International Gardener

Yard-Long Chinese Red Noodle Beans

By Pat Dickey, Fairfax Master Gardener
red yard long beansLast winter, when I was reading through seed catalogs and trying to decide which new vegetables I wanted to grow, I became intrigued by the many international varieties. One type especially caught my attention: yard-long beans. For many summers, I have wanted to grow beans that would be plentiful and hopefully insect-free, and not attract Mexican bean beetles. From what I read, yard-long beans seemed to have these qualities, so I decided to give them a try.

Asparagus beans is another name for yard-long beans, with a similar appearance and texture of asparagus, but with a mild almost nutty taste. They look like pole snap beans but are more related to southern peas or cow peas. They originated in southeast Asia in the 11th century and are now grown in Asia, Europe and, recently, in the warmer areas of the United States. Their Latin name is Vigna unguiculata ssp. sesquipedalis. In China, they are known as Dow Gauk; in Japan, they are Sasage. The sub-species name sesquipedalis means one-half yard, which is a more accurate description of their length. They are 12 to 18 inches long and grow on a twisting vine in pairs around poles. Their compound leaves are large and tropical with three heart-shaped leaflets, and their flowers have five petals and are white, pink or lavender.

When planting the beans, first soak them overnight for quicker germination. Add compost to the area before you plant. Plant the seeds ¾ inch deep and 4 to 6 inches apart. They need 6 to 8 hours of sun per day. They sprout quickly, and their tendrils will be looking for something to latch onto, so erect the trellis when you plant the beans. I am glad that we built a very stable trellis with bamboo poles and with extra reinforcements horizontally across the top. Thankfully it stayed upright through the recent rain and windstorms. The trellis will continue to be top-heavy with beans, so you will need to add extra poles as needed to keep it balanced. No other fertilizer is needed.

red yard-long beans

My beans

The poles in my garden are covered with asparagus beans, and since they began to produce at the beginning of August, I have been picking them non-stop. Be prepared to pick them every few days and they will produce continuously. It is best to harvest the beans when they are young and tender, before their large seeds fill the pods. Asparagus beans are accustomed to high humidity and hot weather, like we have here in the summer, and have no problems with insects or diseases. They are also more resistant to drought than other beans and grow in many types of soils.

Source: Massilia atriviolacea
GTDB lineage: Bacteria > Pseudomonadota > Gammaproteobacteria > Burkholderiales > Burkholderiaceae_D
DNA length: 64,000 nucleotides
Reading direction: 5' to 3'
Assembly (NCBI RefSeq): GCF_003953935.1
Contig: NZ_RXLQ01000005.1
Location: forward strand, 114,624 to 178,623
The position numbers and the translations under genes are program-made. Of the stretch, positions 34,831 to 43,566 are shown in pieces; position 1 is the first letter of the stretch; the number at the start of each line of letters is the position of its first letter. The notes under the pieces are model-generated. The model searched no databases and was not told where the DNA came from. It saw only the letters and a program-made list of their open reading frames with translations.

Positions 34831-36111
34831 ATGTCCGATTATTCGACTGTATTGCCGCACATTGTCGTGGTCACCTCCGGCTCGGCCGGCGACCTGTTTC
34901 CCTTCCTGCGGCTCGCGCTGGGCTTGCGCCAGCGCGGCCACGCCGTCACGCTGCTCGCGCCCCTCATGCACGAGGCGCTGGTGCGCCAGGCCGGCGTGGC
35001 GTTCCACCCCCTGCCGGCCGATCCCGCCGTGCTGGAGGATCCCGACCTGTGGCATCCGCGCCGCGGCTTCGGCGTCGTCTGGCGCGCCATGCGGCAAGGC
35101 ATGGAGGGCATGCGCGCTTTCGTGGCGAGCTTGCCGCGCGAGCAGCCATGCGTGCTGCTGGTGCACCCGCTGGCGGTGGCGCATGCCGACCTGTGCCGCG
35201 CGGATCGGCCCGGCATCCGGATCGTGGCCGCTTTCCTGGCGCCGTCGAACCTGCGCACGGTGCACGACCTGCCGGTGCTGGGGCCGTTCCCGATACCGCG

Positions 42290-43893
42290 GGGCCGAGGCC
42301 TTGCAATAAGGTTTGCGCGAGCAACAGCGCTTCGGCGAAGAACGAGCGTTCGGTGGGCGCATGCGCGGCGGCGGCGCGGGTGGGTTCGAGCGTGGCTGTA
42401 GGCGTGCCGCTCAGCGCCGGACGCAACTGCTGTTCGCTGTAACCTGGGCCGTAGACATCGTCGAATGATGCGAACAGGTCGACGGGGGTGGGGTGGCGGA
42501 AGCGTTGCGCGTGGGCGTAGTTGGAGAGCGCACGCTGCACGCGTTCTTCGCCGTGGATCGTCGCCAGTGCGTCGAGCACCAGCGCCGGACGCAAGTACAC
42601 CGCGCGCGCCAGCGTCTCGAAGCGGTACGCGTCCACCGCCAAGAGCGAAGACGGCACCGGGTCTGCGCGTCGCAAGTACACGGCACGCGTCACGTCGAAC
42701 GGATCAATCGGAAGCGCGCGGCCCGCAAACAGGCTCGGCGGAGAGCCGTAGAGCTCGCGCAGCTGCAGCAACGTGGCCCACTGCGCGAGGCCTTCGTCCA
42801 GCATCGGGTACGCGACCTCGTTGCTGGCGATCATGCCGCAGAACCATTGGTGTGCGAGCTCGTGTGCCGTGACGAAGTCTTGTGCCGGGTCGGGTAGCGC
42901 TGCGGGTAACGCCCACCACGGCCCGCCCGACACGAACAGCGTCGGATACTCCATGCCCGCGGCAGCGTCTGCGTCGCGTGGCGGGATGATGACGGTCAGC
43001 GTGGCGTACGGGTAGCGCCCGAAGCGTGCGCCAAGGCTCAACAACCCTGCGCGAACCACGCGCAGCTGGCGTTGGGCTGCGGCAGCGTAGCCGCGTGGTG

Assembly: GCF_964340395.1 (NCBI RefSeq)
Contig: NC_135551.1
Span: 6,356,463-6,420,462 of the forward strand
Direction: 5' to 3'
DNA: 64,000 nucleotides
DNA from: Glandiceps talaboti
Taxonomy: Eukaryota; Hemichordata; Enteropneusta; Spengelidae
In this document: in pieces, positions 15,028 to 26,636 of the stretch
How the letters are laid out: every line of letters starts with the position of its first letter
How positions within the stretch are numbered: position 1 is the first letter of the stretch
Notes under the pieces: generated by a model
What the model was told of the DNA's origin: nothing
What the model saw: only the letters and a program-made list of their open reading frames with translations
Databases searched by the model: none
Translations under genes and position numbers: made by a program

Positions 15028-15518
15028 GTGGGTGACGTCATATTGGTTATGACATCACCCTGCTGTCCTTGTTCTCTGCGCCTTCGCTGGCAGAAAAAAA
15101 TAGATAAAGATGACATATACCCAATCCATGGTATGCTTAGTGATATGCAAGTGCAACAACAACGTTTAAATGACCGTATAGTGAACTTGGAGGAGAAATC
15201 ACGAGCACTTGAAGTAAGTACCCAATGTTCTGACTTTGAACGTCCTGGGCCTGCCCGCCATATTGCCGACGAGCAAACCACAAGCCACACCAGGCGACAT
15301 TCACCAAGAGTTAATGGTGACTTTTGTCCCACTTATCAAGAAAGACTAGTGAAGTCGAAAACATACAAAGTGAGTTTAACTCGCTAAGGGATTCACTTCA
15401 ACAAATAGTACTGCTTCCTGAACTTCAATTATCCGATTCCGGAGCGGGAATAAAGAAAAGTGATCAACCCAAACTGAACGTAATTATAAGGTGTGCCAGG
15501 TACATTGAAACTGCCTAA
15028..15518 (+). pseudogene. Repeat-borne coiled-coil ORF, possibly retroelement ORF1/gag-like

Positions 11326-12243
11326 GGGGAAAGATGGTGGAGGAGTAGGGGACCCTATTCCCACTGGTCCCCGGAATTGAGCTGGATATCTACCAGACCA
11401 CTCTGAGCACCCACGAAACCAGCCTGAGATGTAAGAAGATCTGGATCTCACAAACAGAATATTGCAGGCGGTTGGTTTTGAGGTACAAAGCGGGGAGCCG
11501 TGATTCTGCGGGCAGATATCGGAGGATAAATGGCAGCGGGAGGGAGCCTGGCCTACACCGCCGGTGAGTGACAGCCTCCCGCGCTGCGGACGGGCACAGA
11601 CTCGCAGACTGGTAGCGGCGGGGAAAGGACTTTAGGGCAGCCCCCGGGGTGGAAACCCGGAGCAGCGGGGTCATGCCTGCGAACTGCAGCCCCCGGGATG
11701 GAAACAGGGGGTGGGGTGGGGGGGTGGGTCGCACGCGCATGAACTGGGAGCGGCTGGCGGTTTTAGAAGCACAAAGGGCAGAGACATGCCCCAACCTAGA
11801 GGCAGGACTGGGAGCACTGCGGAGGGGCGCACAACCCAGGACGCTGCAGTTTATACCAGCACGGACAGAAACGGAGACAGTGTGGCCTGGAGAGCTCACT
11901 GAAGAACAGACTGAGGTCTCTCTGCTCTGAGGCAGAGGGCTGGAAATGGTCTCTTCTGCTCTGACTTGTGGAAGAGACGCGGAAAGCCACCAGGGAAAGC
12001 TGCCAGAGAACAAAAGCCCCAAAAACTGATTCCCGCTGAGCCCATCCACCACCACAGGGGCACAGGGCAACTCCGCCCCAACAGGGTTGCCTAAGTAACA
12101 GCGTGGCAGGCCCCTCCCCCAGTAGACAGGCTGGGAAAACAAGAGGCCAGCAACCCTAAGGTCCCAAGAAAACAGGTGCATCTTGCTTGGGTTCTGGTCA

There are several types of asparagus beans. I chose to grow the Chinese Red Noodle Beans. The red color is attractive and draws a lot of attention from visitors to our community garden. They are ready for picking after 59 days. Green Pod Red Seed Asparagus Beans that are dated back to pre-1860 will grow longer in length than the Red Noodle Beans but should be picked when tender at 18 inches. Another variety, Liana Asparagus Beans, are ready to pick a little earlier. The Purple Podded Asparagus Beans take the longest time on the vine at 79 days. There are also White Galaxy Asparagus Beans that are a little earlier than all the rest. If you want a smaller variety, try Stickless Wonder Asparagus Beans that do not require a trellis. However, they do not produce beans for as many days as the other varieties.

There are many ways to prepare these beans for eating. The young stems and leaves are also edible. They can be sautéed in olive oil, steamed or added to stir-fries. They can also be used in Thai and Indian curries. I snap or cut the beans into 3-inch pieces first before cooking. You will need to boil them for about three minutes beforehand if they are more mature, since these beans are more tough. You will be able to tell which ones are mature by the circumference of the beans and whether you see beans forming inside the pods. I try to pick the beans when they are the size of a pencil.

Why don’t you add these beans to your plans for next summer’s garden?

References
Spill the Beans: Grow Yard Long Beans, Jane Callier, University of California Master Gardeners of
   Napa County
Sichuan Style Stir-Fried Chinese Long Beans, Simply Recipes
Yardlong Bean, Plant Guide, U.S. Department of Agriculture
Asparagus Beans, Southern Exposure Seed Exchange

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